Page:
Inside the best email practices for customer conversion and retention

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The B2B sales mantra is straightforward – attract, convert, and retain. While everyone needs to fill the funnel, marketers are wise to focus on conversion and retention: data analytics vendor SumAll discovered that between 25 and 40 percent of total revenues come from returning customers, and businesses with 40 percent repeat customers generated nearly 50 percent more revenue than similar businesses.

Hundreds of marketing automation toolsets boast features to aid with conversion and retention, but one of the most effective methods is good, old-fashioned email. Implementing some best practices can make a big difference.

You’ll want to bookmark these tips from experts on retaining those repeat buyers:

  • Automate. Marketing automation software has changed the game for B2B marketers with “drip” campaigns that deliver information to prospects in a timed and coordinated fashion. Just about every marketing automation tool has this functionality, but even if you aren’t using a package you can still set up a campaign with an email marketing solution. Ron Cates, the director of digital marketing education at Constant Contact, urges marketers to review timing when establishing an autoresponder campaign. “If a customer happens to sign up at midnight on a Sunday night, you want to change your one-week reminder to go out at a better time, like in the morning of a work day,” says Cates.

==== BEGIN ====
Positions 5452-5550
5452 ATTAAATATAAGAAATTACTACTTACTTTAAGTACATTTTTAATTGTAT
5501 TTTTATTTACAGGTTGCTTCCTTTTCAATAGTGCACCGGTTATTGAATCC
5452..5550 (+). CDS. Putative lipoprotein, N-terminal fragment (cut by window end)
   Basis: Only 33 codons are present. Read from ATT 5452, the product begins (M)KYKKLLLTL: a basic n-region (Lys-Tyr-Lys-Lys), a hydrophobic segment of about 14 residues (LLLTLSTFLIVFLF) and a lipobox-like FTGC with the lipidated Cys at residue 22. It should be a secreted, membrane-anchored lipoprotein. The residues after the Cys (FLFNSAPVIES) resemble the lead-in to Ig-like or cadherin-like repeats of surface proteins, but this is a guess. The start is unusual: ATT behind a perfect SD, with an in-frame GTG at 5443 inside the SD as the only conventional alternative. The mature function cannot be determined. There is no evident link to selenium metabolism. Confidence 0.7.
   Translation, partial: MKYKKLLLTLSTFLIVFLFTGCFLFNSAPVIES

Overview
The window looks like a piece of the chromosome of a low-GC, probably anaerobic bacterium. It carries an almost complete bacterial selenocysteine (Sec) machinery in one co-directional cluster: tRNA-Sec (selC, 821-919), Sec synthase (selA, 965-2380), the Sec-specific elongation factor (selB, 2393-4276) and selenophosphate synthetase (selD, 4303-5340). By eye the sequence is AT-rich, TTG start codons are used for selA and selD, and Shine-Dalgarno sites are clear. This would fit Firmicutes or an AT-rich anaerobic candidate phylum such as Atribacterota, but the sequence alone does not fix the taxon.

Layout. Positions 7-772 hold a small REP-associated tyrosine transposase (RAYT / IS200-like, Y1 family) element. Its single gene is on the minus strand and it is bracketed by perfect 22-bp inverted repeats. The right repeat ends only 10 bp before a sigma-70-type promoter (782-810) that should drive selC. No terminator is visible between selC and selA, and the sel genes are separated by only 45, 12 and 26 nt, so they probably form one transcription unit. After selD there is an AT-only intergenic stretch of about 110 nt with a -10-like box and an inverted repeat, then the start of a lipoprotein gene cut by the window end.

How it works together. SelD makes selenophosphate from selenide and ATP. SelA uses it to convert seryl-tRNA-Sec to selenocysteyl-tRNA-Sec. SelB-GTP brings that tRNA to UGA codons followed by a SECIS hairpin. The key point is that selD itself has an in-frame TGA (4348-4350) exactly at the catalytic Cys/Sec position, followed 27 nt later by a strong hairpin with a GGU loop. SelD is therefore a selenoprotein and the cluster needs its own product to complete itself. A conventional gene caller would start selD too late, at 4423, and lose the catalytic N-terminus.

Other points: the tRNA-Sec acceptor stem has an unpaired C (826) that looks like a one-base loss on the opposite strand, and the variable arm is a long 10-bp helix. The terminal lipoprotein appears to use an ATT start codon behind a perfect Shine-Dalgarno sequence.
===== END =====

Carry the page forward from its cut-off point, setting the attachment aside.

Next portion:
• Segment, segment, segment: One of the downsides to automation is that it can be tough to deliver the personalized messages that resonate. The best way to overcome this is to segment lists to deliver targeted messages. “Email campaigns that go to smaller lists get big open rates of 55 percent or more,” says Cates, compared with industry averages in the mid-20s. “The more you can segment, the more successful you will be.” Sales and marketing teams can segment lists, but another option is to enable customers to self-segment. Cates recommends embedding a survey or links in an initial email to ask prospects what information they want and need: how-to videos, ROI stats, customer examples, advanced user features, or quick start guides, for example. Marketers can quickly create a segmented list of people who clicked each link to enable very targeted follow up. B2C marketers are sophisticated at segmenting, but B2B needs to catch up – those who do, stand out remarkably well.

At a minimum, Cates recommends that marketers start out with two lists: existing customers and prospects.

“The relationship is stronger with customers. You can email them more often, and they are okay with more promotional content,” says Cates. “Prospects don’t want as many emails, and they shouldn’t be as promotional.”

  • Pretty it Up. Attractive emails get more attention, and attention drives results. “Messages that include graphics lead to more clicks and conversions,” says Dan Murphy, CMO of Embotics, a cloud management platform company. “With B2B marketing, unless it looks great, people think the business behind it is amateurish,” says Cates. He suggests that marketers take advantage of the pre-designed templates that are included with automation tools or email platforms to create an attractive, consistent, and branded campaign. The bonus? “Emails created with our templates get up to eight times the clicks and attention,” says Cates.